Adapted from a recent online discussion.
Dear Carolyn: My boyfriend used to be married to “Mandy,” with whom he has two children. He had a serious affair with “Jennifer” and left Mandy to be with her. Their mutual friends and Mandy’s family rallied around Mandy, of course. Ultimately the relationship with Jennifer didn’t work out.
A few months after he broke up with Jennifer, he and I got together — and I am also named “Jennifer.”
It is clear to me that many of the people I am introduced to as his girlfriend think I am that Jennifer. It is stressful and exhausting and leads to constant uncomfortable situations. People are frosty or outright nasty to me.
His former in-laws fall into the latter category. I met some of them at Thanksgiving at the kid handoff. My boyfriend asked that I not go into self-justification mode and not bring up the fact that I am “not that Jennifer,” as he would rather end all discussion of that affair altogether. He and I are together legitimately, no one is cheating on anyone, and yet I seem to be doomed to keep feeling like a dirty mistress, over and over. Anything I can do, or ask him to do?
Carolyn says: You can explain that you see why he’d rather not keep bringing up the affair, obviously, but that his choice leaves you under the bus with That Jennifer. And that it’s painful for you to absorb “frosty or outright nasty” behavior intended for somebody else.
I can’t see going forward with a relationship with anyone who couldn’t at least recognize that point as valid.
Assuming he does, then ask him if he has any ideas for sparing you this pain, if not with everyone, then with the people you’re going to see again and again, such as these former in-laws.
Such as: He eats dirt one more time with each party: “This is not that Jennifer, but someone I met later with an unlucky name. Please reserve your anger for me alone, because she’s innocent. Thank you.”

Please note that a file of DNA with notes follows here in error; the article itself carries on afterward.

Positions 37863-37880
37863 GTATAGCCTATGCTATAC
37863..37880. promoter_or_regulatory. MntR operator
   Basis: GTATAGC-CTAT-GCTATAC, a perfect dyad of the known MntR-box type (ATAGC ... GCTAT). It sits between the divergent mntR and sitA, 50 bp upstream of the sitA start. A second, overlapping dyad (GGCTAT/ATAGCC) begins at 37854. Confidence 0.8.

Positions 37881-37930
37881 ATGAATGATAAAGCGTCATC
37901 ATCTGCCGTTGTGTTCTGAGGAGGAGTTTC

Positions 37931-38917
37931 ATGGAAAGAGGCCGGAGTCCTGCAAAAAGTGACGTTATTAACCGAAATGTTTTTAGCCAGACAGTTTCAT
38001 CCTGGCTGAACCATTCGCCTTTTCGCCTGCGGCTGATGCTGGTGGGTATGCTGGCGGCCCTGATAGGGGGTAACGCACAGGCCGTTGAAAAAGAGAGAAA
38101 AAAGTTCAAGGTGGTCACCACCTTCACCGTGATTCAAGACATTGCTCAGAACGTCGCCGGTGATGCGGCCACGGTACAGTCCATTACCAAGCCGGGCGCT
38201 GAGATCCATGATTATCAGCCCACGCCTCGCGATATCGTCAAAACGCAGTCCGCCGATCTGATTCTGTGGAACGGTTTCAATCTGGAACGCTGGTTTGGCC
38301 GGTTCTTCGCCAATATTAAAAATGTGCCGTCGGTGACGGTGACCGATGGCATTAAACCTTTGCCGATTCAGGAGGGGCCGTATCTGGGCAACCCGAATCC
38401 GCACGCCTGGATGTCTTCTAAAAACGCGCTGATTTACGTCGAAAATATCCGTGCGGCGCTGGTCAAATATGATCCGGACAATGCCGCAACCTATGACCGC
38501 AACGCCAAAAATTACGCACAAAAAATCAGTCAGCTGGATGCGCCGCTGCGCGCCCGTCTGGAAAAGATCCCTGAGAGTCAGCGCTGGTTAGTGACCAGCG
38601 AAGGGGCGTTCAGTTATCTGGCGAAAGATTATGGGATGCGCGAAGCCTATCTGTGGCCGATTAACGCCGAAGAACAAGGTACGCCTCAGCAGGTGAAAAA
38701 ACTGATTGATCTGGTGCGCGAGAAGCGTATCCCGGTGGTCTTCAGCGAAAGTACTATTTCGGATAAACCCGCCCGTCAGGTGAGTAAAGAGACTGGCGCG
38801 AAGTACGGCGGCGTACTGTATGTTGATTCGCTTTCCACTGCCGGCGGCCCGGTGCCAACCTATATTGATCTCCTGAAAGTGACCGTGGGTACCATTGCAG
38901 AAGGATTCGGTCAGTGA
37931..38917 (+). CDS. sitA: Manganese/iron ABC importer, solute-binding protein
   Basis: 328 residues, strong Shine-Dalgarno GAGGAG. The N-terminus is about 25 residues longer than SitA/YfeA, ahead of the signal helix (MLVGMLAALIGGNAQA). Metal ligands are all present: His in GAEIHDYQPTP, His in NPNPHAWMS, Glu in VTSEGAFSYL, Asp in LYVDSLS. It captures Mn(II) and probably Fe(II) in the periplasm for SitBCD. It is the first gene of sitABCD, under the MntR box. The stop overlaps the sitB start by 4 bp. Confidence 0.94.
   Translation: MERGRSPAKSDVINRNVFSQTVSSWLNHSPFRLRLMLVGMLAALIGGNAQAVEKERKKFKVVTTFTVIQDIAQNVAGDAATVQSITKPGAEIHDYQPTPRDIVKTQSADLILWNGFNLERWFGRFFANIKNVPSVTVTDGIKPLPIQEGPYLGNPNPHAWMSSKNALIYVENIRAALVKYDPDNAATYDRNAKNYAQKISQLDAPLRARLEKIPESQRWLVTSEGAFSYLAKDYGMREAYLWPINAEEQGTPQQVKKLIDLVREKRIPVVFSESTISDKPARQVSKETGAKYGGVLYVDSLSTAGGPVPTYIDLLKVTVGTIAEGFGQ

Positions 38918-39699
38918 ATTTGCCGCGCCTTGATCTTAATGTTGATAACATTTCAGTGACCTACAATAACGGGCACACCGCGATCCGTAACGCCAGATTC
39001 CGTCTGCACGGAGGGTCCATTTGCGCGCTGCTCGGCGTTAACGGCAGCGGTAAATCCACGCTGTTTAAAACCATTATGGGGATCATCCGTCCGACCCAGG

Or he at least gives you his blessing to say, not every time and not in passing, but only when you’re subject to particular cruelty: “I understand your fury, but I’m a different Jennifer.” I mean, come on — you have to be able to speak freely, just on principle, but especially in a tense situation.
Anything you decide will go better as a team decision.
I offer these even though I’m generally more in the less-explaining-the-better camp. While you’re not “a dirty mistress” no matter how openly anyone treats you as one, you’re dating the guy who dumped his family for Jennifer. There’s collateral fury in that. However, you do need to be (1) understood and (2) given a vote on how to handle this. Your boyfriend doesn’t get to dictate this for both of you.
So, what you can do is hold firm on having equal say in dealing with Jennifer fallout. And if he doesn’t see why, then you can run like you’re on fire.
Re: Other Jennifer
News at 10: Man selfish enough to start affairs instead of facing problems in marriage also plenty selfish enough to ignore new girlfriend’s discomfort. Now over to the weather.
E-mail Carolyn Hax at email@example.com, or chat with her at 11 a.m. Friday at washingtonpost.com.